Tonight we are camped at the back of a hotel. It’s a sort of campsite but rather exxy for what is basically a carpark with electricity. However they are doing the washing for us, God know what it will cost. There is also a sweet little dog for me to make a fuss of.

Tomorrow we go in search of the famed spit roast lamb.

Friday, March 6, 2015

Let’s Split!

Well we finally left Spain and spent 2 nights in beautiful Assisi before landing on Pam and Mike’s doorstep in Le Marche.

As usual they showed us wonderful warm hospitality and fed us very well. On our last night we went to a tiny local restaurant and had one of the best meals of our trip. A five course extravaganza, 2 of which involved truffles. The flavours were divine and I felt that we really got to understand why truffles are so revered.

We boarded the ferry for Split in Ancona. A word of warning for anyone contemplating this: Don’t arrive early! You’ll be squeezed into a dodgy spot at the back. We argued about our position but were forced to concede and ended up sustaining some damage to Boris. We didn’t notice it until too late.

Anyway, Split was wonderful. The old town is a riot of narrow alleyways, arches, tunnels, churches and sunny squares, all squeezed into the original walls of Diocletian’s Palace. It’s tiny and fascinating.

Diocletian's Palace Walls

From the Campsite

We met Jimmy in the campsite who gave us some wonderful advice re avoiding Bosnia (and the brutish border guards) and seeing some spectacular scenery – thanks Jimmy. This led us to Pleljesac – which on first glance looks like an island but is actually a peninsular. It’s a really good way to avoid the bit of coast that belongs to Bosnia.

It also has the added bonus of being the wine growing area – and it’s incredibly beautiful. From there we drove to Dubrovnik and as expected the coastal scenery was breath-taking. Pick any superlative you like – you’ll be right!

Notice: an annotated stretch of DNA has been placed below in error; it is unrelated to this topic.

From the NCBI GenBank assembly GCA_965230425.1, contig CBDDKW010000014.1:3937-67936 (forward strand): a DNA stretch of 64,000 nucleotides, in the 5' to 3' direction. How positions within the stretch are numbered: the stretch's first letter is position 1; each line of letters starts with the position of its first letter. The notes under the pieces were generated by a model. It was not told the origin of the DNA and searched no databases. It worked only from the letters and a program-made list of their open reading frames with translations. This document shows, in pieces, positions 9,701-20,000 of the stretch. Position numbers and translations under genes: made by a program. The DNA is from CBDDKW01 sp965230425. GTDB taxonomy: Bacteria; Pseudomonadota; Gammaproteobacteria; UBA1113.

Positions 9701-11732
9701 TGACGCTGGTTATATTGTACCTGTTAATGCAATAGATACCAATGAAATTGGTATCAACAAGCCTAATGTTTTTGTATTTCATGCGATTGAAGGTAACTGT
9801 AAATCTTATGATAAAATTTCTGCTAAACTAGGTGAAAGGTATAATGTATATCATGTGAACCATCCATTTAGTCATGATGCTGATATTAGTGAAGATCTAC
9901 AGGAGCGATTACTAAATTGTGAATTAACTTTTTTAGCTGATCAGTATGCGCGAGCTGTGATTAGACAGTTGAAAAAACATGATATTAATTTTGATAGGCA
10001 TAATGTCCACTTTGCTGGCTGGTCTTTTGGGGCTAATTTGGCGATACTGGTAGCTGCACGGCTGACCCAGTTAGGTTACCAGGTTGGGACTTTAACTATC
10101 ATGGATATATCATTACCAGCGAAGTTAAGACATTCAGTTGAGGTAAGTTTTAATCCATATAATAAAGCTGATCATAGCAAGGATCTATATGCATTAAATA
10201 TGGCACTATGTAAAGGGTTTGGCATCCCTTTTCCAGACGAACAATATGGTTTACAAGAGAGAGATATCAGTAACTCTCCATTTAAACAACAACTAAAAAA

Beautiful Coast

We loved Dubrovnik, with its spectacular setting. The main street is wide and beautifully proportioned, in contrast to the side streets which are very steep and narrow.


Main Street



The forecast however, was poor so we headed south into Montenegro to find somewhere to hunker down. We drove around the stunning Bay of Kotor to the pretty walled town of Kotor, with its spectacular backdrop of mountains and fortifications. We booked into a quaint hotel for a much needed shower and hair wash. We hadn’t had a bathroom since Split (long story). Next morning the predicted rain came down by the bucketful. We drove through driving rain and howling winds. Cliffs became waterfalls, roads turned in rivers, the sea to mud.
Anyway we found a funny little campsite to sit it out, with the wind howling like mad and Boris rocking like a bucking bronco. The gin bottle came out early yesterday.

So now we are waiting for the wind to die down (at least the rain has stopped) and tomorrow we’ll head for the hills and check out some of the famous Montenegro monasteries.

Montenegro Coast